3 Ways to Reduce College Application Season Stress
Applying to college Early Decision (ED) or Early Action (EA) may seem like the cure-all for what ails your senior, but the SUBMIT button shouldn’t be pressed hastily. Sure, there’s often an immediate euphoria from uploading essays and getting the process started, and, for students who have a strong “this is the school for me” feeling, early decision application is an excellent option. But for the majority of students who didn’t “fall in love” with a singular school during their campus visits and late-night website tours, Regular Decision (RD) is a perfectly respectable choice. Actually, for these students, it’s the only way to go.
Anecdote: I just spoke with a student who’s paralyzed with indecision. She’s in the grip of deadlines that, instead of feeling like a Call to Arms, feels like a ticking bomb. My assessment? She’s a RD applicant. When I said this to her, she looked ashamed as if she had somehow failed the College Application Process by a) not committing to one — and only one — school by now and b) not having finished her application essays. She said that she can envision herself being happy and receiving a good education from all of the schools on her carefully curated list. And she’s right. She’s in an excellent position to receive many offers of acceptance from top schools that would be honored to have her in their community.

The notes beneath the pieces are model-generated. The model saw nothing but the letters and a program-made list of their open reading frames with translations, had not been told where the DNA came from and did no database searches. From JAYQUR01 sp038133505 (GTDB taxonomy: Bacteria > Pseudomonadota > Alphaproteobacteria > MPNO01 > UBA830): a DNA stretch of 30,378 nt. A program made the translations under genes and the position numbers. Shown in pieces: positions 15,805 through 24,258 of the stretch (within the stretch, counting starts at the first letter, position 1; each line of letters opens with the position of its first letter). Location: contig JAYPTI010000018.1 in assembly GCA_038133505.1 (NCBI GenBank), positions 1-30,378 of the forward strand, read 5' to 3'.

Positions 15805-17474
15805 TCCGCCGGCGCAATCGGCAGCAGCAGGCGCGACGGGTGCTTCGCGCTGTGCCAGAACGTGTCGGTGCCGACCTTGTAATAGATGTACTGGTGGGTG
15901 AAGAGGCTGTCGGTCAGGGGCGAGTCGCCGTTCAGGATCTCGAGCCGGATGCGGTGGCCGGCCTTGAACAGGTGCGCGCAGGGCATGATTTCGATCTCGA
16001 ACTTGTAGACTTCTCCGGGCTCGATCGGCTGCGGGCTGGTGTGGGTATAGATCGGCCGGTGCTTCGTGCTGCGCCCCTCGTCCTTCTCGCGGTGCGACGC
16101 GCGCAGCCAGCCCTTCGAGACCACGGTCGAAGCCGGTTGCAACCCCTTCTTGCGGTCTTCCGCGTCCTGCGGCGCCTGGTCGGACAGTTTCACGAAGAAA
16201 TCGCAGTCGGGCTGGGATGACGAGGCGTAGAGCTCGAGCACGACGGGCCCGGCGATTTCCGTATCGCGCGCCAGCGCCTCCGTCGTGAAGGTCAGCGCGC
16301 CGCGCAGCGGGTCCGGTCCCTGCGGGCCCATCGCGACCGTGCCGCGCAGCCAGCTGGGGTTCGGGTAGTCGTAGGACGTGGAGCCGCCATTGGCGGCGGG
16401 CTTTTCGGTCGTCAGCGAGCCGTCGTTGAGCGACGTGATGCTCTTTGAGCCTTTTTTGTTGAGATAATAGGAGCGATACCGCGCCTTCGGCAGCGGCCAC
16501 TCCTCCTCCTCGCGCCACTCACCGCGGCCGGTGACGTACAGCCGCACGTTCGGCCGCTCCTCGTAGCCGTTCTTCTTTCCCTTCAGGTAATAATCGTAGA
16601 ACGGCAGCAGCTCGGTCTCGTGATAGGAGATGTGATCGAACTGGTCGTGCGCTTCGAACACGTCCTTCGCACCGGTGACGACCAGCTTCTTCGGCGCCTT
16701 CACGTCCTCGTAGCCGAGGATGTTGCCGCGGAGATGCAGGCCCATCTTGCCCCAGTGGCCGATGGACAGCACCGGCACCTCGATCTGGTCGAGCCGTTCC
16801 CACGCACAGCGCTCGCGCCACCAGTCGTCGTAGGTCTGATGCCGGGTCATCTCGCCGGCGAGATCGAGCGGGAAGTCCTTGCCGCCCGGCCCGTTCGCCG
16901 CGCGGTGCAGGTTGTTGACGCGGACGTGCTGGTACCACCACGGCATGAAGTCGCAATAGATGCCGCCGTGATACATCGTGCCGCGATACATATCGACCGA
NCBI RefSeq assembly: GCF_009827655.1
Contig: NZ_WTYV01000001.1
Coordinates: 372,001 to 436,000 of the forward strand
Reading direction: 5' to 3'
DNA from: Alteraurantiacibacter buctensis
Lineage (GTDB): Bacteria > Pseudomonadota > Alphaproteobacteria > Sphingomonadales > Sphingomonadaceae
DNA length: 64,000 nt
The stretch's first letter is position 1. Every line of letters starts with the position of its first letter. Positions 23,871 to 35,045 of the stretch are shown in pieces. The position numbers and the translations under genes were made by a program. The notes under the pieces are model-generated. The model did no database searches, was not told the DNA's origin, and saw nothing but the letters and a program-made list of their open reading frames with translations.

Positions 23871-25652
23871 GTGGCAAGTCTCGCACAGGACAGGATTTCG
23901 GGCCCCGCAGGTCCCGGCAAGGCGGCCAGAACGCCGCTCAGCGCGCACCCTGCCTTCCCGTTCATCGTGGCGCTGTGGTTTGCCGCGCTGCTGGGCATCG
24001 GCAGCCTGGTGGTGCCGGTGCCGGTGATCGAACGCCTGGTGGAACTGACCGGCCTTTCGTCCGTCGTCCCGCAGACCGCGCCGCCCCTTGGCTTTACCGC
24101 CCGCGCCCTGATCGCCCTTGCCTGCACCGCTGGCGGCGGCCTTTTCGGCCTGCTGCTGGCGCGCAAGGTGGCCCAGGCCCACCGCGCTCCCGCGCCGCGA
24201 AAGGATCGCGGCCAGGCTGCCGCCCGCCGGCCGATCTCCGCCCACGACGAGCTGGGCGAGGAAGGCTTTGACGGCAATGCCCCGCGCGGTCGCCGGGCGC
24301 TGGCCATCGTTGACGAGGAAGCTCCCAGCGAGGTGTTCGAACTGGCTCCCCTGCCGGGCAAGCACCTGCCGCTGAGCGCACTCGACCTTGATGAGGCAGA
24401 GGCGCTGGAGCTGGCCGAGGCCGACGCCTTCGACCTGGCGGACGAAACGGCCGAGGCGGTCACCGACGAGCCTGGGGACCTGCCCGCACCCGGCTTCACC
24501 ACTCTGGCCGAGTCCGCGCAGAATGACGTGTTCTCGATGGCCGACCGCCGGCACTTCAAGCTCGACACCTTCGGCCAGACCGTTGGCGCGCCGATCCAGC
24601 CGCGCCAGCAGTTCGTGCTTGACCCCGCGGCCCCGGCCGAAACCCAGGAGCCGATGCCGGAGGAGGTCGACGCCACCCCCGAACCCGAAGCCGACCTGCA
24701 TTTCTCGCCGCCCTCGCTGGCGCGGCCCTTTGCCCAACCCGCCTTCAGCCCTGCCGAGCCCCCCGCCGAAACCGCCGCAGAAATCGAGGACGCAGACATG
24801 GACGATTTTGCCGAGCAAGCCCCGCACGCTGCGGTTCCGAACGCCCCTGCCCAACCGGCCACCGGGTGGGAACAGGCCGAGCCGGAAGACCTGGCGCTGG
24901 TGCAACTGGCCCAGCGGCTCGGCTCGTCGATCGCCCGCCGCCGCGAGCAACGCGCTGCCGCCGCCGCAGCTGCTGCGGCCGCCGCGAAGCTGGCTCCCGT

ED and/or EA isn’t for every student, and it isn’t always the panacea for college application anxiety. It’s an option, one of four or five if you count Rolling and Single Choice ED, for students to entertain as they navigate the next couple of months. When pondering the early submission option, here are few items to consider:
Gaming the System
Some students have decided that their chances of gaining admittance to a “good school” increase if they apply ED. At some schools, some years, maybe yes. That’s quite a few qualifiers. Bottom line: If you don’t love a school and you’re not 100% prepared to go if accepted, don’t apply ED.
I’m Not In Love
Few students are. Most want the process over and are “in like” enough with a school to commit their minds and dollars to it. Passion doesn’t necessarily dictate where a student will receive a good education and make meaningful friendships and connections with students, professors, coaches and mentors. Students should trust their feelings, even if those feelings advise them to wait and apply RD.
A small percentage of my students were ready to hit the ED button in August. It was the “you had me from hello” moment that’s iconic when it happens to you and is meaningless when it doesn’t. One student says, “I just knew. It was a sense I got when I walked onto the campus. I need to go to that school.” Call it magic, kismet, juju. These students are ready to commit themselves to four years of monogamy and, even if their chance of acceptance at their beloved school is low, they have no other choice. They’re in love.
The good news? There’re different application options for different students. What’s the sure way to relieve stress in these last few weeks when your senior’s burning the midnight hours? I’ve got some ideas. Give me a holler at 917-863-2424 or drop me a line at Elizabeth@eecollegecoach.com.Share